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  • Merri-Lee M.

2022-- A Year of Gifts




"The world is full of magic things, patiently waiting for our senses to grow sharper."

-W.B. Yeats



2022 was filled with "magic things", and delightful encounters with wonderful creatures. It is always a privilege to be permitted a glimpse into the lives of our non-human friends, if only for a short window of time.

As our "senses ... grow sharper", and as we open ourselves to the possibilities that Nature offers, we are, at times, invited into an intimacy with the natural world that goes beyond observation, or "listing", or casual interaction. We are gifted with rare moments of being one with Creation.

Our fellow participants in these encounters show no fear; I like to think that on some level they share our appreciation for the experience of connection with another species! In these special times, having opportunities to take photos is always a bonus, and I share images with you in the hope that you will feel some of the wonder and joy that I have felt, as these amazing creatures, unsolicited and unexpected, briefly allowed me

into their worlds.

 

Spring is always full of natural wonders, as migrants return to Ontario to nest and raise young. On an early May morning, as we waited near the edge of a small marsh, a lovely Virginia Rail landed a few metres in front of us. Almost immediately, its mate appeared, and they proceeded to feed in the shallow water, unaware of our presence. Their reflections were nearly perfect mirror images in the stillness of the pond.



 

Spring Warbler migration is a time when one cannot help but be overwhelmed by

the diversity and beauty of Nature. Standing very still, waiting expectantly, I was rewarded with "fallouts" of tiny birds -- on one occasion, 17 (that I counted) different kinds of Warblers and Vireos surrounded me, feeding and flitting quickly, before vanishing to work another area.

I certainly wasn't able to photograph all of the little ones that I saw, but here are a few:


Yellow Warbler -- always one of the first to return in the Spring.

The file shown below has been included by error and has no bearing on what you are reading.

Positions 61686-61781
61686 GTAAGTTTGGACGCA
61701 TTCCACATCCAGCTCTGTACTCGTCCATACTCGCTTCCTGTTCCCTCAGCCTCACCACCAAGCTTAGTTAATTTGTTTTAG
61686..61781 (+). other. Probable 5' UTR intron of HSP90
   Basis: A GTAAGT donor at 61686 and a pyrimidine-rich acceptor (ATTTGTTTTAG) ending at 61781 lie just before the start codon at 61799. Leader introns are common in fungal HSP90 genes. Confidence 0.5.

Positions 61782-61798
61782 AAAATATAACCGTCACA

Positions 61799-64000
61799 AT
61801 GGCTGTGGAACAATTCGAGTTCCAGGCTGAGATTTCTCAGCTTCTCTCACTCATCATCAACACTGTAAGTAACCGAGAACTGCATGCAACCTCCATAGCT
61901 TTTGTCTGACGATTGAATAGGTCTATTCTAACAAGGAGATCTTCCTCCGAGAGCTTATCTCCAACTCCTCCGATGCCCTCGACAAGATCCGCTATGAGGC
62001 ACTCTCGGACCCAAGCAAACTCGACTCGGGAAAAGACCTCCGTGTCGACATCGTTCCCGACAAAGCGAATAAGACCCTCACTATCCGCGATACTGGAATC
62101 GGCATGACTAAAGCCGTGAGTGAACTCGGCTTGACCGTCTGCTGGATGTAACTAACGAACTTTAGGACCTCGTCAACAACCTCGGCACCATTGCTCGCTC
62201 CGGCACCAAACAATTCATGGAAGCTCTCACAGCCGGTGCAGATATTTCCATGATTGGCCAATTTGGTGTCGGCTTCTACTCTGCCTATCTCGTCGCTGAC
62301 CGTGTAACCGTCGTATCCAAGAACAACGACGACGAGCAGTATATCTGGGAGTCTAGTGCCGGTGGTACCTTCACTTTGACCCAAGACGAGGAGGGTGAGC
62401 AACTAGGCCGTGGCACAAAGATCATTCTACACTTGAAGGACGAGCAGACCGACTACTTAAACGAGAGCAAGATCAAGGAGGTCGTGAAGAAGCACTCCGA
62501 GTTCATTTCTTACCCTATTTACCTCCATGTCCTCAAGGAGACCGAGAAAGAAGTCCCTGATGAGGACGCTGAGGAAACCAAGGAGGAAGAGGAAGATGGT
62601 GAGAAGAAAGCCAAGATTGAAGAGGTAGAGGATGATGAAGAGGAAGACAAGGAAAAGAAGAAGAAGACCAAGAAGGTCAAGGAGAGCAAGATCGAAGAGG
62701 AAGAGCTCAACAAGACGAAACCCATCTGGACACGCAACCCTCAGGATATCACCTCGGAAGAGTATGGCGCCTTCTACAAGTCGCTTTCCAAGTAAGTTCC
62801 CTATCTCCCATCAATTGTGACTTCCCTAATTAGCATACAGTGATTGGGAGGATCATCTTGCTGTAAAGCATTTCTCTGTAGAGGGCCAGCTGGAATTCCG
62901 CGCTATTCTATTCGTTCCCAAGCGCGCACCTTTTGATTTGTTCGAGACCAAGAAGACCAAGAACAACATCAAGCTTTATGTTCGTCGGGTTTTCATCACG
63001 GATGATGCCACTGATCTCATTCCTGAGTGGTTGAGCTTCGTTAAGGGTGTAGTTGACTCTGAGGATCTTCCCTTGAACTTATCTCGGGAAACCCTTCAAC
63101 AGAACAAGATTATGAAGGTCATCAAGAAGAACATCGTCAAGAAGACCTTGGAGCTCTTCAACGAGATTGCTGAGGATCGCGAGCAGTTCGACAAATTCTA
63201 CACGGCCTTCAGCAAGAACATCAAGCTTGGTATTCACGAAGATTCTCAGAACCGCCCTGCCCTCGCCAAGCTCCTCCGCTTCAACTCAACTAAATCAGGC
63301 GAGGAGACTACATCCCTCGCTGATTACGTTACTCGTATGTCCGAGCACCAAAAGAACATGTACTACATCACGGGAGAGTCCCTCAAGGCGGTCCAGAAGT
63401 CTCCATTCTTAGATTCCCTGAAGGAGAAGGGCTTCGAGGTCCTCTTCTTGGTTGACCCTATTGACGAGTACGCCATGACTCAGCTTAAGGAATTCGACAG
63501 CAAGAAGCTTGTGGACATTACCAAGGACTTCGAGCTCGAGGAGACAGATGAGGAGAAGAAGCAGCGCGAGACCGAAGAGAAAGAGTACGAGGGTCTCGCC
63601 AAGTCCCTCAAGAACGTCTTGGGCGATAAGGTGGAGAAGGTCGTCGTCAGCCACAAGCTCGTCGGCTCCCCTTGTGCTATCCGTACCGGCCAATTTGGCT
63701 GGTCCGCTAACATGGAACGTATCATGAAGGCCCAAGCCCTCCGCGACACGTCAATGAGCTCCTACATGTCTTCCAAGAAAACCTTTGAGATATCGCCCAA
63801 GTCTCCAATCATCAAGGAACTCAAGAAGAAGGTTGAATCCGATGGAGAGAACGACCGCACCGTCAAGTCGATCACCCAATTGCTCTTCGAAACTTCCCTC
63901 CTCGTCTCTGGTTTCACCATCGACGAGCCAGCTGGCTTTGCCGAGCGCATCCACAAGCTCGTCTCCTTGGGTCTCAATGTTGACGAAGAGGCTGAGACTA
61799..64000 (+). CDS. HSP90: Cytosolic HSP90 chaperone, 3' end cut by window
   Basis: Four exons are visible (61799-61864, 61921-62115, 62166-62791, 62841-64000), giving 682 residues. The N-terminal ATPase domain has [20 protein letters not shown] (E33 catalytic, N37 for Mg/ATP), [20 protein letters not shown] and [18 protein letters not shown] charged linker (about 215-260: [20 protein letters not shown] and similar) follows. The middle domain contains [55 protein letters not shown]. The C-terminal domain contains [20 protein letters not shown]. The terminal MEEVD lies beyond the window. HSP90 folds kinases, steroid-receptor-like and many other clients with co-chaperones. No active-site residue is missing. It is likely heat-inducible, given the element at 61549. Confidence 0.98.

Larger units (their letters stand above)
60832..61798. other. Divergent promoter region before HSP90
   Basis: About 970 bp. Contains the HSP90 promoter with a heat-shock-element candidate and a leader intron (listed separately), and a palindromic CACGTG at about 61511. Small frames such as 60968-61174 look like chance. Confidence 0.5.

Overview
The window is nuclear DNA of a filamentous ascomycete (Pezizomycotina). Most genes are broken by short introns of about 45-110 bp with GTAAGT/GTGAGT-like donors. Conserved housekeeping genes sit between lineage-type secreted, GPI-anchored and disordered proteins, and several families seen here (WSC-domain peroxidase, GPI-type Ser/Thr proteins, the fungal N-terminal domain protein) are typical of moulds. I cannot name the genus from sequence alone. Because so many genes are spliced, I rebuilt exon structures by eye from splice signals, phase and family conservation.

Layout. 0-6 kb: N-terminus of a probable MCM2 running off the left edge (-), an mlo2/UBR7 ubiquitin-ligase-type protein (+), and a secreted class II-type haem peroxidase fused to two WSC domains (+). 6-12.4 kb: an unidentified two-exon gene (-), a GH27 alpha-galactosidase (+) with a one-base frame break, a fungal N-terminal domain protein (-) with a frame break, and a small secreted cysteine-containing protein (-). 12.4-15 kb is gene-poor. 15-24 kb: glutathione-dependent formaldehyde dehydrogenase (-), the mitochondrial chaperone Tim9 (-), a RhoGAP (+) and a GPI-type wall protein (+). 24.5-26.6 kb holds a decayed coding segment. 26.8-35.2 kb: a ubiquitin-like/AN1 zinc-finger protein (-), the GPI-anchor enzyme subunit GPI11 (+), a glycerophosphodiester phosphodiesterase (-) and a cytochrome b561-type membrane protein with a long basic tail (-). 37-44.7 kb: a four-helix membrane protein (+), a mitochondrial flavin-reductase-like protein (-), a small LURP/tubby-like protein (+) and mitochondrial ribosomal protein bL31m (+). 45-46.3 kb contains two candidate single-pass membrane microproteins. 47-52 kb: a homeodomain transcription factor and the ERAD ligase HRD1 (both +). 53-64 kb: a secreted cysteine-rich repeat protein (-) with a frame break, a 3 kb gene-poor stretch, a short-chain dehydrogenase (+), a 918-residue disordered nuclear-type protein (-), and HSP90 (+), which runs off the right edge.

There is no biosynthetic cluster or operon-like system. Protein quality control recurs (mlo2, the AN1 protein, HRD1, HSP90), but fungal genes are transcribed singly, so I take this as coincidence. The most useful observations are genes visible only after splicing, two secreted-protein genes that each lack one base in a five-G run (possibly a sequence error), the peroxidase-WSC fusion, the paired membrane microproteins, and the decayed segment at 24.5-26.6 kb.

Philadelphia Vireo


Blackburnian Warbler


Bay-breasted Warblers




Yellow-rumped Warbler


Black-throated Green Warblers

(Male with black throat)



Wilson's Warbler


Magnolia Warbler


I saw this male Common Yellowthroat later in the summer, feeding young. These Warblers, also seen in the Spring fallout, stick around and raise families in our area.


I have so many photos of Warblers, but will stop here -- you get the idea. I just love the vibrant colours and ENERGY of these tiny birds!

 

Butterfly encounters are always uplifting. Many kinds of Butterflies stopped by the gardens this summer, to sample the nectar from flowers that had been planted with Pollinators in mind. It was cause for celebration every time a new "flyer" showed up.


Viceroy on Butterfly Bush


Monarch on Coneflower


And it was rewarding to see eggs being laid on my Swamp Milkweed plants by a weathered Mama Monarch. New life begins!


 

A very special visitor showed up in April, North of Elmira. Although I usually catch sight of a few brilliant Scarlet Tanagers passing through in the Spring, and am always thrilled to see them, in all their radiance, ...



I felt very fortunate this year to spend time with a young male Summer Tanager. Native to areas far South of us, this little fellow had wandered quite a distance out of his range. His bill is larger than that of his cousin, and he is "bulkier" all over than the Scarlet Tanager. When he is finished with his molt, he will be completely red with grayish wings.


Summer Tanagers' foods of choice are bees and wasps, but there were not many insects around in April when this guy was visiting. He seemed happy with black oil sunflower seeds, though, and foraged among the weeds and tree branches as well.


What a privilege to spend time with this bird! I hope he was able to navigate his way South -- at least far enough to find himself a mate.